Paying employees to go: Zappos Paying Employees To Quit
Published: May 23, 2015
Paying employees to go: Zappos Paying Employees To Quit, On Tuesday, May 19, Zappos CEO Tony Hsieh stood nervously before his employees at the company’s Q2 All-Hands meeting at the Smith Center in downtown Las Vegas. It was just days after 14% of his company accepted a voluntary buyout offer if they weren’t fully committed to the company’s shift toward self-organization. That percentage could still rise depending upon how many employees take him up on a second, more lucrative offer.
Since 2013, Hsieh has been pushing his employees toward Holacracy, a relatively new organizational structure developed by a software engineer that does away with traditional managers and strips employees of their internal titles. In order to accelerate his new strategy, Hsieh offered employees an ultimatum in a 4,700-word memo, first reported by Quartz, on March 24: take three months’ severance and leave or get all in with the company’s new mandate.
Soon after making the first offer, Zappos extended a second offer to 9% of the company— known internally as the “SuperCloud offer”—to help the company complete its migration to parent company Amazon’s technical infrastructure, giving them until the end of the year to make their decision with the promise of a bigger payout. Most employees who were extended the second offer work with the tech team, or are in other ways integral to the SuperCloud migration. Sources familiar with that cohort tell Quartz that the number of employees who plan to take the second offer is significant; Hsieh told Quartz that those numbers won’t be finalized until 2016 and that the company’s overall attrition rate will likely decline in coming months as a result of the offer. Another Zappos executive told Quartz that 17 of the 132 employees extended this option decided to take the initial offer.
Hsieh, wearing his signature Zappos T-shirt and jeans, spoke with surprising vulnerability at the meeting about how difficult the past six weeks have been, with some employees calling for his resignation. “It seems crazy to the rest of the world,” he said, alluding to his goal of self-organization for Zappos. “The typical story of corporate America is that you are a different person on the weekends and then come into the office. At Zappos, we want people to bring their full self to the office.” Hsieh has long been revered by his employees and has made his personal and company platform about Delivering Happiness, also the title of his bestselling book. He shared that many friends and long-term employees who had been with the company for a decade decided to take the offer.
Notable departures include Zappos CTO Brent Cromley; Pam Tidmore, VP of customer service, HR and recruiting; Augusta Scott, the company’s life/goal coach; and Alexis Gonzales-Black, who co-led the transition to Holacracy and left just before the initial offer was announced. In the weeks leading up to the first offer deadline of April 30, employees shared with Quartz that a number of the company’s “cultural icons” were leaving.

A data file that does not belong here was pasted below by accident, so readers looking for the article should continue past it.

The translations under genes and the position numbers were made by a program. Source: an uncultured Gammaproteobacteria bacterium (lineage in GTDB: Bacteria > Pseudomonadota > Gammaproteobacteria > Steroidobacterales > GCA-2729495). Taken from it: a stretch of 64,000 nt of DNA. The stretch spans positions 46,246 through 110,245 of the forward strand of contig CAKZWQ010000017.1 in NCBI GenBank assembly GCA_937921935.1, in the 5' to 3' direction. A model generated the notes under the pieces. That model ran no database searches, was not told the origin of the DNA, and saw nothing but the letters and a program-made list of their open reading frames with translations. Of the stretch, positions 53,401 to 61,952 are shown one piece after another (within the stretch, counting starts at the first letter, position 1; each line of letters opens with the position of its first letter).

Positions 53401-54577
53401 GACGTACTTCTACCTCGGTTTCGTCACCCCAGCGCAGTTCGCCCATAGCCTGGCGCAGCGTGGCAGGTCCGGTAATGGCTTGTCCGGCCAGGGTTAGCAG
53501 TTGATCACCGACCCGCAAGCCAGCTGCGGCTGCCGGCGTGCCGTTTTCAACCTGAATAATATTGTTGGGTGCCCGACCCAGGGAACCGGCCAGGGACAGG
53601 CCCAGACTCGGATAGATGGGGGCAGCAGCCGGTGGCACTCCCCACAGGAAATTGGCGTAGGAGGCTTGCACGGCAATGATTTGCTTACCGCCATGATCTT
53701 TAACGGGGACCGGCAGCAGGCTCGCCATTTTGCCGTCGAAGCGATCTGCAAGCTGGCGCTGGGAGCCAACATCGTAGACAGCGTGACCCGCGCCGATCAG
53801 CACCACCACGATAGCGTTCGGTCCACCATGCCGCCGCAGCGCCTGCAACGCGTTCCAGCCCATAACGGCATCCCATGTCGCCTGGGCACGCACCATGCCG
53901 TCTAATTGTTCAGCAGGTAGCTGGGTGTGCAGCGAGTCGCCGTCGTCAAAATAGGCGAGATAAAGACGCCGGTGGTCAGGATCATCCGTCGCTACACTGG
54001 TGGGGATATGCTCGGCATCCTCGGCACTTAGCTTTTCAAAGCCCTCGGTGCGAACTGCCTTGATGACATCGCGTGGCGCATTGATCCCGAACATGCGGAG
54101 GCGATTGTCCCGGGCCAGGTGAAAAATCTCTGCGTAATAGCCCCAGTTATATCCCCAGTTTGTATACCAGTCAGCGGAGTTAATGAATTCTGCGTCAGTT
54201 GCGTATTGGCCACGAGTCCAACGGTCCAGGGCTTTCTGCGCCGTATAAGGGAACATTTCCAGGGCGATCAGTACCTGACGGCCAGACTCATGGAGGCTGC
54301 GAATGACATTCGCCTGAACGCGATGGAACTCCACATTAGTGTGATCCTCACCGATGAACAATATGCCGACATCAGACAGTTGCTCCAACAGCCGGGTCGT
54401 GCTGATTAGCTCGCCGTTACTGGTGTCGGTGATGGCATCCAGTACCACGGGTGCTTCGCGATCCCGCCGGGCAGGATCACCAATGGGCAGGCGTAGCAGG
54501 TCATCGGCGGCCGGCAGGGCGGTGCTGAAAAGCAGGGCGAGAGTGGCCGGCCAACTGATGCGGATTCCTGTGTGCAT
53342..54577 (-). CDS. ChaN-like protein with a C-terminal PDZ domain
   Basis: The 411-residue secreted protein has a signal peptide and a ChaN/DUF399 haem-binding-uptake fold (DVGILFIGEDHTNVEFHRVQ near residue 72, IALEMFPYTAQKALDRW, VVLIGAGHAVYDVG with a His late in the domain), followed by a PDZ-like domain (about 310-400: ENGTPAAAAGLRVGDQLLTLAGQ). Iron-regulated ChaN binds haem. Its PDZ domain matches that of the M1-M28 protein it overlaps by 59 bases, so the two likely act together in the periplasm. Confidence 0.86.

For many, the offer was simply too good to refuse: three months’ severance plus an additional month for each year worked beyond four years. Some took the opportunity to relocate, travel, retire, or start a business—or leave a company they felt is struggling to deliver on its promise to deliver happiness to employees. And unlike with the standing offer that Zappos makes with new hires—paying them to quit, a strategy that Amazon has also adopted—this particular offer gives employees the chance to return to Zappos. Some shared with Quartz that a guaranteed severance payout was more attractive than not knowing what their salaries would look like under the new structure.
The company has yet to announce exactly how it will compensate employees in coming months, but it will be tied to “badging,” where employees earn badges based on their skill sets instead of being compensated for holding a single title. At the meeting Hollie Delaney, who leads the People Ops/HR circle, shared that everyone will retain their current salaries as long as they continue to hold their same roles (thus earning an initial Grandfather Badge). However, it’s unclear how this will work out for former managers, who ostensibly need to find new roles to fill by the end of the year. In a recent memo to employees, Hsieh asked for feedback on how the new system should work, and shared his thinking on the process. He proposed putting the value of all the badges in a transparent company database, and displaying what it takes to earn those badges.
As Hsieh reflected on the past six weeks, he explained that he re-read his autobiography and said he wants the company to “get back to its roots” of customer service. Instead of sharing the stage as he usually does, he MC’d the event solo. Guests included David Allen of the consultancy by the same name, which practices Holacracy, and Frederic Laloux, the author of Reinventing Organizations, who prepared a video segment. Another guest poked fun at Hsieh’s penchant for experimentation and said that hopefully Hsieh doesn’t read another new management book and force his employees to try “Pin-ocracy.”
The energy in the room was distinctly different from the last quarterly meeting, where a number of employees chose to leave early instead of participate in a companywide team-building exercise. During a break one Zappos executive remarked in passing, “It’s not all doom-and-gloom, is it?”
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